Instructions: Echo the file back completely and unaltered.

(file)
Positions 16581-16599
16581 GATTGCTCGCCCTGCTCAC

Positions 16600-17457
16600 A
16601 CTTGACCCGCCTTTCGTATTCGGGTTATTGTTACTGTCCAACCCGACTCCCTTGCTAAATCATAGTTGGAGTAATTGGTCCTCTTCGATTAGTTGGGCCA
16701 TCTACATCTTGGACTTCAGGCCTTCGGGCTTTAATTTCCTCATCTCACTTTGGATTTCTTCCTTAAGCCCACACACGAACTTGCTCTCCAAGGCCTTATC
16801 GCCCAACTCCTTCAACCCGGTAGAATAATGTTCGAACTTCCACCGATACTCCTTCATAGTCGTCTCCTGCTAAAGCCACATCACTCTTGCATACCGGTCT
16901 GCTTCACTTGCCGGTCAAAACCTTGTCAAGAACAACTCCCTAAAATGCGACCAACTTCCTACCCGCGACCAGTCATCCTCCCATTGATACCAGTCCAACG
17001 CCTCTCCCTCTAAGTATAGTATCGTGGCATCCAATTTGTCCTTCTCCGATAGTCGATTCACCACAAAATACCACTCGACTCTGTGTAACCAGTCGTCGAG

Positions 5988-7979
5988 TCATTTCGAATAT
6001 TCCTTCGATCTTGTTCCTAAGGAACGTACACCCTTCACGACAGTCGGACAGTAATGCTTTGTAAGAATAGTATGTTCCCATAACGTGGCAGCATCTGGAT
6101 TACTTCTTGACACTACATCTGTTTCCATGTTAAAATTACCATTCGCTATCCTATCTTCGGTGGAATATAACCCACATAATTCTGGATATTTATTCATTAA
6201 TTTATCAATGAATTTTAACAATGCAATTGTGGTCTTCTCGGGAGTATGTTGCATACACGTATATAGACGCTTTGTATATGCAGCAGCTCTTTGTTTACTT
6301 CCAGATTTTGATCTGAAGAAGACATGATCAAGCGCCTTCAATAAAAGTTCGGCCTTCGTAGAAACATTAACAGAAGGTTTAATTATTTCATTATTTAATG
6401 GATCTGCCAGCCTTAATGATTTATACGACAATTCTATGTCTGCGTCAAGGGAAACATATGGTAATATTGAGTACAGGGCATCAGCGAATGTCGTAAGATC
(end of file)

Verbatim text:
Positions 16581-16599
16581 GATTGCTCGCCCTGCTCAC

Positions 16600-17457
16600 A
16601 CTTGACCCGCCTTTCGTATTCGGGTTATTGTTACTGTCCAACCCGACTCCCTTGCTAAATCATAGTTGGAGTAATTGGTCCTCTTCGATTAGTTGGGCCA
16701 TCTACATCTTGGACTTCAGGCCTTCGGGCTTTAATTTCCTCATCTCACTTTGGATTTCTTCCTTAAGCCCACACACGAACTTGCTCTCCAAGGCCTTATC
16801 GCCCAACTCCTTCAACCCGGTAGAATAATGTTCGAACTTCCACCGATACTCCTTCATAGTCGTCTCCTGCTAAAGCCACATCACTCTTGCATACCGGTCT
16901 GCTTCACTTGCCGGTCAAAACCTTGTCAAGAACAACTCCCTAAAATGCGACCAACTTCCTACCCGCGACCAGTCATCCTCCCATTGATACCAGTCCAACG
17001 CCTCTCCCTCTAAGTATAGTATCGTGGCATCCAATTTGTCCTTCTCCGATAGTCGATTCACCACAAAATACCACTCGACTCTGTGTAACCAGTCGTCGAG

Positions 5988-7979
5988 TCATTTCGAATAT
6001 TCCTTCGATCTTGTTCCTAAGGAACGTACACCCTTCACGACAGTCGGACAGTAATGCTTTGTAAGAATAGTATGTTCCCATAACGTGGCAGCATCTGGAT
6101 TACTTCTTGACACTACATCTGTTTCCATGTTAAAATTACCATTCGCTATCCTATCTTCGGTGGAATATAACCCACATAATTCTGGATATTTATTCATTAA
6201 TTTATCAATGAATTTTAACAATGCAATTGTGGTCTTCTCGGGAGTATGTTGCATACACGTATATAGACGCTTTGTATATGCAGCAGCTCTTTGTTTACTT
6301 CCAGATTTTGATCTGAAGAAGACATGATCAAGCGCCTTCAATAAAAGTTCGGCCTTCGTAGAAACATTAACAGAAGGTTTAATTATTTCATTATTTAATG
6401 GATCTGCCAGCCTTAATGATTTATACGACAATTCTATGTCTGCGTCAAGGGAAACATATGGTAATATTGAGTACAGGGCATCAGCGAATGTCGTAAGATC